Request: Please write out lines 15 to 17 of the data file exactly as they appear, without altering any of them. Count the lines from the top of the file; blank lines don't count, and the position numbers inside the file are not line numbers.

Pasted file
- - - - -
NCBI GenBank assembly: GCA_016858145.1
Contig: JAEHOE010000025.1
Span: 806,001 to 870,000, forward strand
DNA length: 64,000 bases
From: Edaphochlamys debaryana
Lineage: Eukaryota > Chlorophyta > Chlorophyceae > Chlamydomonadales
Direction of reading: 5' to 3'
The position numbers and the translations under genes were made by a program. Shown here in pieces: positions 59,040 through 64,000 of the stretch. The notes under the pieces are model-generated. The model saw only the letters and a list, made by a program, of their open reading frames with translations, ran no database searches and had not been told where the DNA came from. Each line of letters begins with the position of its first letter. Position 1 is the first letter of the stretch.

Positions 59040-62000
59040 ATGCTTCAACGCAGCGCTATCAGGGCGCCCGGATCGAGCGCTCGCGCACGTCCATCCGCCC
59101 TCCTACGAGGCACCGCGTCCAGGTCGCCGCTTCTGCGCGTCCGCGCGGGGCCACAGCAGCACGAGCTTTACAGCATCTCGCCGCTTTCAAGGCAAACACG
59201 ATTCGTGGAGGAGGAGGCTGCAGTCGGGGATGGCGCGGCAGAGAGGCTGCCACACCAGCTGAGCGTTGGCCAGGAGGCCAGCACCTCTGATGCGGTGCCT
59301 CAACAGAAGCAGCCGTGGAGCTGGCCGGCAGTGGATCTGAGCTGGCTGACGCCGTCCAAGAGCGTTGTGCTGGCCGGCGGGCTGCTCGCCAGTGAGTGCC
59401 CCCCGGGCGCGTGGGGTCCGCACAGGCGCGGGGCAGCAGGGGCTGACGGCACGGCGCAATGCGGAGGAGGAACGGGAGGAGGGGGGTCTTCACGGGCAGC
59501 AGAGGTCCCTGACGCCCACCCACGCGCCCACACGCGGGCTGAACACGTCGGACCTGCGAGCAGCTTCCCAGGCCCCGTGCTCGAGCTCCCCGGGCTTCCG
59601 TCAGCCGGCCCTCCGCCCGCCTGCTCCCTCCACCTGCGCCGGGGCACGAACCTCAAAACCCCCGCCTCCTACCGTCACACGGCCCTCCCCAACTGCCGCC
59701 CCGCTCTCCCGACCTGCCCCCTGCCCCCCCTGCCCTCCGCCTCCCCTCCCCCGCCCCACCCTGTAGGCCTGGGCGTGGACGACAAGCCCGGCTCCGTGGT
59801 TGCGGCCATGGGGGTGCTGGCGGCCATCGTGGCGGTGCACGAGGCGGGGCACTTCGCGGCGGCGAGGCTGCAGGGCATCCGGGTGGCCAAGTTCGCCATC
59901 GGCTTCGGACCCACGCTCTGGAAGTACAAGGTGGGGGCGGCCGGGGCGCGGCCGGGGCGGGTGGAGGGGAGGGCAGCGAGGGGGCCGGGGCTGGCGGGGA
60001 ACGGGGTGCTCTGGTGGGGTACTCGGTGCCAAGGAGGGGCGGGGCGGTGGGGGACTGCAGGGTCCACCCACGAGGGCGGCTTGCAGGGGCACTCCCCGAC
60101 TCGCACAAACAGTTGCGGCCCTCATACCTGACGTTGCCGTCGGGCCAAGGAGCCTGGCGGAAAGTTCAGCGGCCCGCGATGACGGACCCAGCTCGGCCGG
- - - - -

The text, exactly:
59501 AGAGGTCCCTGACGCCCACCCACGCGCCCACACGCGGGCTGAACACGTCGGACCTGCGAGCAGCTTCCCAGGCCCCGTGCTCGAGCTCCCCGGGCTTCCG
59601 TCAGCCGGCCCTCCGCCCGCCTGCTCCCTCCACCTGCGCCGGGGCACGAACCTCAAAACCCCCGCCTCCTACCGTCACACGGCCCTCCCCAACTGCCGCC
59701 CCGCTCTCCCGACCTGCCCCCTGCCCCCCCTGCCCTCCGCCTCCCCTCCCCCGCCCCACCCTGTAGGCCTGGGCGTGGACGACAAGCCCGGCTCCGTGGT